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A Tale of Two Worlds: Dehumanization in Brave New World and 1984

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Essay title: A Tale of Two Worlds: Dehumanization in Brave New World and 1984

Imagine a world where mothers, fathers, brothers and sisters are no longer a part of society. Imagine a world of lifeless shells of humans. Both Brave New World, by Aldous Huxley, and 1984, by George Orwell, portray such societies that have been degraded by the idea of ‘utopia’. In such a distraught society it’s no surprise that people will loss their humanity. For those characters that still had sanity, the impact of this world would twist their minds to the limit.

To be human is to be able think and learn without any restraints. To have an opinion all to one’s self even if it my clash with someone else’s. To be human is to have emotion. One must be able to smile, cry, laugh or shout without living in fear of the consequence. One must also have the feelings of love and hate. To be human, one would also be able to have a religion. Instilled morals and values are also a part of be human. Where one gets these values are from their families and friends, without those, a person would simply be an empty shell.

In Brave New World, The citizens are deeply brainwashed from childhood to adulthood. They are ‘conditioned’ to the standards of the government. The citizens of this society are created by cloning and placed into a dehumanizing rigid five-class structure ranging from Alphas to Epsilons. When they are children, their minds are enforced to love what their jobs are, their social class, and even sex. "I'm awfully glad I'm a Beta, …we are much better than the Gammas and Deltas. Gammas… all wear green, and Delta children wear khaki…. And Epsilons are still worse. They're too stupid to be able to read or write. Besides they wear black…. I'm so glad I'm a Beta." Huxley(27). This shows the workings of hypnopedia and how senseless the society is, but to them it is ‘happiness’. This pleasure seeking society no longer has any religion. Their religion has been replaced by Henry Ford, the new god figure, and Soma, the wonder drug that brings them peace at mind. "All of the advantages of Christianity and alcohol; none of their defects." Huxley(54), according to Mustapha Mond. The lack of a religion helps to ensure that the citizens, both upper and lower class, have no reason to rebel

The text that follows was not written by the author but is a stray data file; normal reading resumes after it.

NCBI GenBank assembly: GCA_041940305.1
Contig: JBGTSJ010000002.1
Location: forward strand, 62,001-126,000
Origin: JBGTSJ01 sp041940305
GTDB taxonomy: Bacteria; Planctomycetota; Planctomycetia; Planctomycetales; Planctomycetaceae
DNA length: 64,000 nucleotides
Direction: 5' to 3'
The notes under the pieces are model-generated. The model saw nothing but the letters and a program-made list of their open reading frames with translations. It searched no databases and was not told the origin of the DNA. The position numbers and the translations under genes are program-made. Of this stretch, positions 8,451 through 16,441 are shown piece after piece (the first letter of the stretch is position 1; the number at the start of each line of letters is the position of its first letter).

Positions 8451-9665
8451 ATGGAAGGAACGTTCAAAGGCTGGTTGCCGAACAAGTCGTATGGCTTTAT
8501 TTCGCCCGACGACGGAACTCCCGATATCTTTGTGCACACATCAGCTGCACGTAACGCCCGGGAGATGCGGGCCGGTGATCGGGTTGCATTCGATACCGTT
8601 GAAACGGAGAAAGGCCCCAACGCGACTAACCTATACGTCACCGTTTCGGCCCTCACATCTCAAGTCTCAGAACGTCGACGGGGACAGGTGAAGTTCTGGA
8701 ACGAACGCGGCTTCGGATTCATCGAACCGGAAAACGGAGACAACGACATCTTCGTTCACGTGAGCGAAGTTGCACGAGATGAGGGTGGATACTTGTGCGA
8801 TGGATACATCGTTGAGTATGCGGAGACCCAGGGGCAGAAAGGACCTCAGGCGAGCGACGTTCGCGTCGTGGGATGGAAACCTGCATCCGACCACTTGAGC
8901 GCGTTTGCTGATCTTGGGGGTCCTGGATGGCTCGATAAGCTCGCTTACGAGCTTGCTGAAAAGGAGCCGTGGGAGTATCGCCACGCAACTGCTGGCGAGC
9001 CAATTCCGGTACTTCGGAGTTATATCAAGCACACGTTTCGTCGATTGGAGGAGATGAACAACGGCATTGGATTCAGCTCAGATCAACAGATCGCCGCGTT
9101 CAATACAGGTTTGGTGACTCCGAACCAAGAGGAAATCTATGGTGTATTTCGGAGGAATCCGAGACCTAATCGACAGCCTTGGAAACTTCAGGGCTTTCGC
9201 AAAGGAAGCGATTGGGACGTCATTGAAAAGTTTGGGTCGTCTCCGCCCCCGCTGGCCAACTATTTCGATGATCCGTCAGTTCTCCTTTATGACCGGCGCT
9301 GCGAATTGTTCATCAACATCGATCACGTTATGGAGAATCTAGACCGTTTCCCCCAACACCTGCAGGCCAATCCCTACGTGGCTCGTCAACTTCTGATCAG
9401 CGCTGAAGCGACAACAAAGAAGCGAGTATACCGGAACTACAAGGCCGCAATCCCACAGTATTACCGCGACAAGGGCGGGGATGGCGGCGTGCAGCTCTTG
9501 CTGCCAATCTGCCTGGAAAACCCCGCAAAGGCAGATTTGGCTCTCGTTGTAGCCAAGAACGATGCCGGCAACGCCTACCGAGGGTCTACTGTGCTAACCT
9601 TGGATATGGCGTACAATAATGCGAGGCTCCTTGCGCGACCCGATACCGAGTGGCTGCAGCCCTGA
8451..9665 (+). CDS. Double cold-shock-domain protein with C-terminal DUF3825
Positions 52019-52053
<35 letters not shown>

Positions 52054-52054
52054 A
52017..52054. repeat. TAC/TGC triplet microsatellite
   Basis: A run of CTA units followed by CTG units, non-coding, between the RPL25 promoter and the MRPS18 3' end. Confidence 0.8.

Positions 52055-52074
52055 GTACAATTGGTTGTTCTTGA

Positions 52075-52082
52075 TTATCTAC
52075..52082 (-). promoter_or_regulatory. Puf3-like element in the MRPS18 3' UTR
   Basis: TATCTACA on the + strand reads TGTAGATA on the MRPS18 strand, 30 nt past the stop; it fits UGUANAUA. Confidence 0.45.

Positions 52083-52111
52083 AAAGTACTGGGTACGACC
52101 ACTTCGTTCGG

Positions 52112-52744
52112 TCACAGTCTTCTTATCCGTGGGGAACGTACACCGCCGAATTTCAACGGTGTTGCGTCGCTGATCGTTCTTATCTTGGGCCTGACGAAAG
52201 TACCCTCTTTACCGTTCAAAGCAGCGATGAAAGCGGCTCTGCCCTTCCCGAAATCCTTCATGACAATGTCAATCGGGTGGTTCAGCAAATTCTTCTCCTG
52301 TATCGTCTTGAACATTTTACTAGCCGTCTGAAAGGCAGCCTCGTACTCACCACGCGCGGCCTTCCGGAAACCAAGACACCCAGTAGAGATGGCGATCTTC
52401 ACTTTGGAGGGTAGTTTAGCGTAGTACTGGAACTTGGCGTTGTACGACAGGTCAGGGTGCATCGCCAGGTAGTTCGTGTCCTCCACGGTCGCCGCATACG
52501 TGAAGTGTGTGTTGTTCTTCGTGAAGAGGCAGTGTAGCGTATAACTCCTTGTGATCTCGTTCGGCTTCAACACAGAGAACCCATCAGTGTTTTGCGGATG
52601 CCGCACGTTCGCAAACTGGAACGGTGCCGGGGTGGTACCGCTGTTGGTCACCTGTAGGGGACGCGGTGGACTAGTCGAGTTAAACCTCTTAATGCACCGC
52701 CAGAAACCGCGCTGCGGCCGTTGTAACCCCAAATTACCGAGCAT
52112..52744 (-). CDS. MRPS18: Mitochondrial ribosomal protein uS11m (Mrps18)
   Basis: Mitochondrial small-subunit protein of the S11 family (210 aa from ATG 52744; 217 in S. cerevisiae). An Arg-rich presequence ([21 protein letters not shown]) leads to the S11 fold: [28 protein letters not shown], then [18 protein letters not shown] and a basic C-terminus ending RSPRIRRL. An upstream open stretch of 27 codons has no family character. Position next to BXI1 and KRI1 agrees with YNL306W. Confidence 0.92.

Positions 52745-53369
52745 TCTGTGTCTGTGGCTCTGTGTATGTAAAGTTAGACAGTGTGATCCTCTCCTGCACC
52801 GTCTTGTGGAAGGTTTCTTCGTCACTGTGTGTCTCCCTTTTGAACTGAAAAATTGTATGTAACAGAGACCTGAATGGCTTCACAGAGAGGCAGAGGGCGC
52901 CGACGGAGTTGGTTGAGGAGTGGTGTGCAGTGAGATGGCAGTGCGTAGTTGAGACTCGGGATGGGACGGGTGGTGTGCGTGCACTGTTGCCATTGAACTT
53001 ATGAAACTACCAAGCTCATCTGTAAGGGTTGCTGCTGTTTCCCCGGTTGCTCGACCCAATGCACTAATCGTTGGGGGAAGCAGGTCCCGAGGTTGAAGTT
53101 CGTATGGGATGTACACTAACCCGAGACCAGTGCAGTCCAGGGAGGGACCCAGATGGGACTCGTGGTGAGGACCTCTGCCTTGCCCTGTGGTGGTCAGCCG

Bernard Marx is an upper class Alpha who constantly struggles being different from the rest of the Alphas, and, in the beginning, tries to find a way to become more popular. By the end of the novel, Marx has come to terms with the society which he had first seemed to dislike. Marx meets a woman called Lenina Crowne, and they both travel to a savage reservation. There, Marx and Lenina meet John the savage and his mother Linda. Linda is originally from the civilized world and became pregnant which, in that society, is illegal and was sent to Reservation herself. Once brought back to the New World, John soon found the differences between the two worlds to great. All his values and morals clashed with those of the new society. It turns out, John was the only sane person left. He didn’t understand how the citizens lived the way they did, with no morals or values. There, he struggled for his right to think freely. To be happy, to be sad, to be mad, to

have any feeling at all. "In fact', said Mustapha Mond, 'you're claiming

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